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A Beginners Guide To Laser Etching

ByDave Stopher

Nov 29, 2021 #technology

Modern printers have come a very long way in a very short time and, these days, even home printing machines are cable of producing results that rival those of professional printing firms. Moreover, with the cost of modern printing tech constantly tumbling, exciting new developments have been made in the market including the widespread availability of 3D printers and laser engravers at prices well within the budget of even home enthusiasts.

What is a laser etcher?

A laser etching machine uses vaporisation to engrave permanent marks on an object and is capable of etching designs onto a wide range of materials including glass, wood, ceramics, metals, etc.

Through a process referred to as subtractive manufacturing, the laser engraves lasting, deep marks that would have traditionally taken the skills of a professional tradesperson or carpenter. In laser etching, the laser itself acts almost like a chisel – but rather than cutting and pushing out the material by hand, it blasts the object with huge amounts of energy that in turn create the heat that causes vaporisation.

Unlike traditional carpentry or sculpting, a laser pattern can be etched with micro-millimetre precision powered by computers and specific production applications designed for purpose.

Typical uses for a laser etcher

Possibly without realising it, you’ve likely owned and handled thousands of different tools, gadgets and objects that have been laser-etched.  Some of the more common uses for laser etching include:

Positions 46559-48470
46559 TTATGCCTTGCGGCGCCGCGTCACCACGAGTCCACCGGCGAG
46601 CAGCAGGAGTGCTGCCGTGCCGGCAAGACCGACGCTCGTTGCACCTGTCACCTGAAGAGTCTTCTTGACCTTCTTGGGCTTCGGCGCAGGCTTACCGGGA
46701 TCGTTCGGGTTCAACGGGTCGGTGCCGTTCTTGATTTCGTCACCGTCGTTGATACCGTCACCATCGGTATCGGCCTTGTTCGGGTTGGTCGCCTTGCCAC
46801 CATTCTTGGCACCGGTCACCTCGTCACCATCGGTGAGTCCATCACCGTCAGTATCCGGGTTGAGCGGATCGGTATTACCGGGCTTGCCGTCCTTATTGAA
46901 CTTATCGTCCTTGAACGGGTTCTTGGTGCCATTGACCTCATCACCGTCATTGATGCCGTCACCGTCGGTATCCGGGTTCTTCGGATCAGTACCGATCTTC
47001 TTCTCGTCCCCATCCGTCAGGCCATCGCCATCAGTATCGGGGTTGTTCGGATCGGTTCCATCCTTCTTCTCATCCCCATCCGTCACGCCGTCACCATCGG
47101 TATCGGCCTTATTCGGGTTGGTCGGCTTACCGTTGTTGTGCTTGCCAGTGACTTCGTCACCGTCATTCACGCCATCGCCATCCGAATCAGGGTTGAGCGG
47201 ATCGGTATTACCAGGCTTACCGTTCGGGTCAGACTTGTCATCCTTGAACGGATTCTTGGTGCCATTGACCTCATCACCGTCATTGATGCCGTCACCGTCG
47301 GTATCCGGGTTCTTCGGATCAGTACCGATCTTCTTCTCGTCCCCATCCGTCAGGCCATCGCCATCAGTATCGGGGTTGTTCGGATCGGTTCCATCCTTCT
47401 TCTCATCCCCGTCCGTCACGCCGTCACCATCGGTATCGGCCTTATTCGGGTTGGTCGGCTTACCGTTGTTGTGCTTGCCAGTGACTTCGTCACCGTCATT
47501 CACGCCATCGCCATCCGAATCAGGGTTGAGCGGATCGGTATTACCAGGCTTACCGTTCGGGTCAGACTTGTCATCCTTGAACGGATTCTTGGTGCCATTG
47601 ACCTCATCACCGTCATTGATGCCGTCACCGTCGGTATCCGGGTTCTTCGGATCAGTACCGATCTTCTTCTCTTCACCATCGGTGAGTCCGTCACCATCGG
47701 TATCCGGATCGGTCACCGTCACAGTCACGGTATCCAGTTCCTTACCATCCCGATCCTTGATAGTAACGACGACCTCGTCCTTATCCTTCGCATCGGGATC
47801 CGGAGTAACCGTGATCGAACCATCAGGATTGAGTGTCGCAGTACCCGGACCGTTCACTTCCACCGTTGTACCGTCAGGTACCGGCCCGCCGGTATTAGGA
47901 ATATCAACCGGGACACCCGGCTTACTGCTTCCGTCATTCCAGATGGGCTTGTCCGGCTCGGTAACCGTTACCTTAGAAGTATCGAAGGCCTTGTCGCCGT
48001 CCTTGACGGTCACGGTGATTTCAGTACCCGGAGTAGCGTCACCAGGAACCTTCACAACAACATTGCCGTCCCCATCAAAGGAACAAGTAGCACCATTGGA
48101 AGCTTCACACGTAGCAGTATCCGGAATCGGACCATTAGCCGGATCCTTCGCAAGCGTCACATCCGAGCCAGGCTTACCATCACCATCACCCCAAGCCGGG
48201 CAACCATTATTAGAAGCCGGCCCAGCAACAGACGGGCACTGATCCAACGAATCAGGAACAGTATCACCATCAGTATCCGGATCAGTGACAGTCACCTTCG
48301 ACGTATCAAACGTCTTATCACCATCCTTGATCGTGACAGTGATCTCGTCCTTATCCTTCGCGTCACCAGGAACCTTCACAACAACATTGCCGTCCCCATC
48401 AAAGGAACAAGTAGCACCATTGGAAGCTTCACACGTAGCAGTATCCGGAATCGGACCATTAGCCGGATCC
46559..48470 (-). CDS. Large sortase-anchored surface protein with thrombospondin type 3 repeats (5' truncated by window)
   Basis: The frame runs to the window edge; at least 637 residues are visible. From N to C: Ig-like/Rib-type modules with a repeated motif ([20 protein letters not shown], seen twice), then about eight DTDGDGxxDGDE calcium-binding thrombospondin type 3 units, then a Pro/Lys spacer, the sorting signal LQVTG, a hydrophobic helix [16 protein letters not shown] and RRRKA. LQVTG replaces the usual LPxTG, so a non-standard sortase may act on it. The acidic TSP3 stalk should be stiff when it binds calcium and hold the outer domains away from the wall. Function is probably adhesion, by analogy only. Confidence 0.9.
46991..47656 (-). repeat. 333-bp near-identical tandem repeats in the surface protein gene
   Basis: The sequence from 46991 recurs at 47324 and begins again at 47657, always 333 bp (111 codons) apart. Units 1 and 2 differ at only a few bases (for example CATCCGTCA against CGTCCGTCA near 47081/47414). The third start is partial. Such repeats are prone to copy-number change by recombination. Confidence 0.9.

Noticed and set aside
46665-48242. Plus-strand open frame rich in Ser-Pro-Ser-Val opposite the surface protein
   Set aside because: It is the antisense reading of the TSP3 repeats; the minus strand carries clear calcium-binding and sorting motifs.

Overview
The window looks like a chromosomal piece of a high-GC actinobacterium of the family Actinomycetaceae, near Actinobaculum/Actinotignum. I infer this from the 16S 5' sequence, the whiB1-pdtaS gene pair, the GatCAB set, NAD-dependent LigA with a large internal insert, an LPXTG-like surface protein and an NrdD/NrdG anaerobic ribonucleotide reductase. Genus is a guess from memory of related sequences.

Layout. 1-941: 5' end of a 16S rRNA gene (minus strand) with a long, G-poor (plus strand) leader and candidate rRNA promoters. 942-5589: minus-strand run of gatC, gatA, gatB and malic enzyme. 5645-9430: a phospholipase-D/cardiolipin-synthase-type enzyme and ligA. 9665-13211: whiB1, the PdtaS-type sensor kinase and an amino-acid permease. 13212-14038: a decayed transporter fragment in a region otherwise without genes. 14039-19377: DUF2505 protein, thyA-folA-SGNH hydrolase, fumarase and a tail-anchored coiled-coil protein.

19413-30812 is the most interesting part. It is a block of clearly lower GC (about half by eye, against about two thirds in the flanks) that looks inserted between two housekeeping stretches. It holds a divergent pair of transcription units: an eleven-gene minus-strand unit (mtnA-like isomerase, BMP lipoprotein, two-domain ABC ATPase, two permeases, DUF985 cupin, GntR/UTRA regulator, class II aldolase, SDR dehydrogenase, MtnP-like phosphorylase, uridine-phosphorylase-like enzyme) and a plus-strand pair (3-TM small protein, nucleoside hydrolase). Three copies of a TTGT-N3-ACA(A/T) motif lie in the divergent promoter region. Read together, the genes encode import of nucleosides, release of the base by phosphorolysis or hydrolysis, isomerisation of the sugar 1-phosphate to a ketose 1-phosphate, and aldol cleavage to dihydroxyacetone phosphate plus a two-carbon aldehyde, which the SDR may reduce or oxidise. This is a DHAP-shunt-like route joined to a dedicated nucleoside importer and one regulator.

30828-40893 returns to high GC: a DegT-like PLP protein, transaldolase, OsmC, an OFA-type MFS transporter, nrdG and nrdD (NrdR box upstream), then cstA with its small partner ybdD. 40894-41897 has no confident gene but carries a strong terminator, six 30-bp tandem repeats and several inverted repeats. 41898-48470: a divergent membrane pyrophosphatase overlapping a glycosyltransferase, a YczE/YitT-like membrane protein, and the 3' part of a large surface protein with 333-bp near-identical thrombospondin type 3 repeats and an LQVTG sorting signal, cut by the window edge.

Personalised gift engravings: If you’ve ever bought jewellery, watches, etc. for someone special and had them engraved with initials or messages, the retailer will have used laser etching to complete the process. Laser etching is particularly common for personalised jewellery, keychains, glassware, and so on.

Signs: Laser etching is the tool of choice when it comes to producing durable signs that are highly legible but that are exposed to the elements. Laser etching deals far better with the typical wear and tear outdoor signage has to endure – plus the relatively quick turnaround time and low cost of production make the technology ideal for a huge array of uses.

Electronics and components: Laser etching is extremely useful to aid with the easy identification of electrical components where stickers or traditional printing simply wouldn’t suffice. Also, you’ll see laser etching on many of today’s most popular electronic devices – for example, the Apple MacBook, iPad, etc.

Barcodes: We’re all familiar with barcodes on everything from groceries to books and boxes – however, while most barcodes are simply printed on stickers or directly onto packaging, there are many scenarios where a paper-based solution isn’t sufficiently durable. In these instances, manufacturers will typically etch the barcode directly onto the object, e.g. large objects, products that receive heavy use or those that are resistant to adhesives.

Awards, trophies, customised memorabilia: Laser etching is widely used when it comes to personalising trophies and awards (for example, with the winner’s name or date of the competition). Due to the very versatility of laser systems, these items can be made from a variety of different materials including glass, wood, metal, and so on, making laser etching a perfect choice for the task.

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